Every day, even before the sun rises, I have to choose the topic for the column. And, from the theme, the tone, the general arguments, the title. Sometimes it’s easy; you can almost catch the theme in the air. Overall, though, it’s a gamble – with a clear edge for error. Not to mention the permutations whose result is always an unknown: right theme, wrong title; right theme and title, but wrong tone; right title and tone, wrong theme. And I won’t even talk about the way because this discussion would have no end.
Despite constant accusations of politically intentional omission, I rarely run out of topics. It’s just that sometimes the issues I think are most important aren’t the issues readers think are most important. Then I hesitate to write and keep whimpering on the editor’s shoulder, saying that, hey, I wanted to give the reader exactly what he wants to read, not what I want to write. Today, for example.
It’s just that here and there I let myself sink in quicksands that I don’t even tell you about. Or rather, I tell you, yes. But first, allow me one last thought about the climate and the influence of this rain and cold on the minds of those who write daily. It has been raining and cold in Curitiba for at least a week, but it seems longer. It feels like a month, a year, decades! And, as much as creativity overflows at times, it’s no use: the low clouds and the insistent downpour do not allow the chronicler to admire the world or analyze life (how pretentious!) for more than a few hours.
All hopes, in those days, boil down to the next day. The possibility of a dawn without so many clouds, without so much water, without so much cold. And all the memories are of hot, sunny days, complete with caipirinha on the beach and that optimistically farcical worldview, no doubt the product of hallucinogenic fumes of too much sunscreen. Ready. Now that I’ve fulfilled my role as a Curitiba native complaining about the weather, let’s go to the quicksands.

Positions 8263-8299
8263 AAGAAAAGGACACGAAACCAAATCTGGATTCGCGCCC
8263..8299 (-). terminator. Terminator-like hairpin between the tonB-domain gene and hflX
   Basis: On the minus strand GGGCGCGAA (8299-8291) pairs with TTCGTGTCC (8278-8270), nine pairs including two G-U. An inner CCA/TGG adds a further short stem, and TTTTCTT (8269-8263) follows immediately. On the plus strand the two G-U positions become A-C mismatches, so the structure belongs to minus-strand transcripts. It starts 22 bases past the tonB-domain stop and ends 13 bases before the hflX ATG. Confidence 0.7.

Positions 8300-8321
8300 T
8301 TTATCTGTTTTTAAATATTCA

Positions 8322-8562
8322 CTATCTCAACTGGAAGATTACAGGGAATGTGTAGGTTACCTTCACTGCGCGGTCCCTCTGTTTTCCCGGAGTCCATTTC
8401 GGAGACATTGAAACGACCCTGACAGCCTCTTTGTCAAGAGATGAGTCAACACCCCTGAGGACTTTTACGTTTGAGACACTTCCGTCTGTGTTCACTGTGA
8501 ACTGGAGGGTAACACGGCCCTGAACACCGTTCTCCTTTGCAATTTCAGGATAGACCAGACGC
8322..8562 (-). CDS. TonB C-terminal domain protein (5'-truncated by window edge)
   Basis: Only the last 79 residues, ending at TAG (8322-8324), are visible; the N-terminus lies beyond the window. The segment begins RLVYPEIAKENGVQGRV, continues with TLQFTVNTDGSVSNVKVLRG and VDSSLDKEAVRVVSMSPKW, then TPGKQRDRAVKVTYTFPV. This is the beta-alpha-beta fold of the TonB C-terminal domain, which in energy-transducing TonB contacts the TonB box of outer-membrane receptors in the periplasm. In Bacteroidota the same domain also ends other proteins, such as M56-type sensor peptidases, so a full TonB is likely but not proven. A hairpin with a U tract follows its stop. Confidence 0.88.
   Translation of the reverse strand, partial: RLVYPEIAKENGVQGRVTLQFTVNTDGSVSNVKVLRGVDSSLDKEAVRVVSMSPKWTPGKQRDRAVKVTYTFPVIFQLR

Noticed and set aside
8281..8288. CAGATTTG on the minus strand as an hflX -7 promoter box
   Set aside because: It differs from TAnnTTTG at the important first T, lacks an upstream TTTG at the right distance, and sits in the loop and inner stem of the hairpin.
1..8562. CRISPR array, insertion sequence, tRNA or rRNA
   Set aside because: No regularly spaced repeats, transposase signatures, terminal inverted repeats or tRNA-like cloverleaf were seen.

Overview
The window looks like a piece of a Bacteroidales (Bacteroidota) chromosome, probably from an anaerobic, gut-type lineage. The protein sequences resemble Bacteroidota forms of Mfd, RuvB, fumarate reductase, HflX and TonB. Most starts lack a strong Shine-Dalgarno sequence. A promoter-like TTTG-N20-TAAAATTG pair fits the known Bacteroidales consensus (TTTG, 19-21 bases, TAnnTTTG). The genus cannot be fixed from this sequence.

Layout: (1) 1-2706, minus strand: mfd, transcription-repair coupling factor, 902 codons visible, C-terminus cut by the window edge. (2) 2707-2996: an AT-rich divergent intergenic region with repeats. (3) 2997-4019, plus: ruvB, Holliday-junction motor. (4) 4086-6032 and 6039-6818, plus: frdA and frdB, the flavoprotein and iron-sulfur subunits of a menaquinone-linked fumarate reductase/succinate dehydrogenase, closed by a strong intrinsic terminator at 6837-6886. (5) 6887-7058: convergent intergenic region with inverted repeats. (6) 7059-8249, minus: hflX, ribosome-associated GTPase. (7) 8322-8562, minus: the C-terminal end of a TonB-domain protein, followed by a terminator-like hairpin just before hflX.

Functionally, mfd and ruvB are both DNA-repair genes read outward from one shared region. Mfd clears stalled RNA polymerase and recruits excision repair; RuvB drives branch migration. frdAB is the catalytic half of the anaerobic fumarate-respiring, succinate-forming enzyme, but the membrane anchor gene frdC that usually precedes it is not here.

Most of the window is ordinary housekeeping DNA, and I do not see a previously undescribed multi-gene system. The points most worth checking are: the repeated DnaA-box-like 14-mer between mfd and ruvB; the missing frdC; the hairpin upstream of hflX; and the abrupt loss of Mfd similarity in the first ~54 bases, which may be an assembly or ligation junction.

Well, I was watching one of those classics that everyone likes to hate: “Sociedade dos Poetas Mortos”. Wow, I have a lot to say about the movie. But who said that the reader is interested? Take, for example, the poem “O Captain! My Captain” by Walt Whitman. Professor John Keating (really?!) says it was written in honor of Abraham Lincoln. Really was! And that little bit of information was enough for me to see Whitman as a Stephen King and Lincoln as an Obama.
Does this observation yield a text about the promiscuous relationship between art and politics? Certainly. If it weren’t for those clouds and that brandy that make us moved as hell, I could even include a Gustavo Lima to give the chronicle a touch of actuality. I could mention Chico Buarque and Lula too – just to warm the heart of the cold reader a little.
Back to the film and quicksand. Soon after, the same professor recites the poem “Ulysses” by Lord Tennyson. At the very end of the poem, it reads (in the original): “To strive, to seek, to find, and not to yield”. All the translations I found speak of fighting, seeking, finding and not giving in. Or don’t back off. But “yield” has another meaning in English. It also refers to production, usually agricultural. With this interpretation, the verse would read something like “fight, seek, find and not reap”.
Which is, in essence, the destiny of saints and visionaries. Of people who seek to do right, even if there is no hope of seeing this right come to fruition. Nothing is more at odds with a time, ours, in which it is inconceivable not to witness the consequences of the revolution and the “realization of utopia”. A time when all leaders act and speak with some kind of profit or palpable satisfaction on the immediate horizon.
Now I will end the chronicle. So, abruptly. But not without first paying a silent tribute to all those who got in the way. To those who gave up right away in the title or in the first paragraph or when I started talking about rain and cold or when I mentioned “Sociedade dos Poetas Mortos”.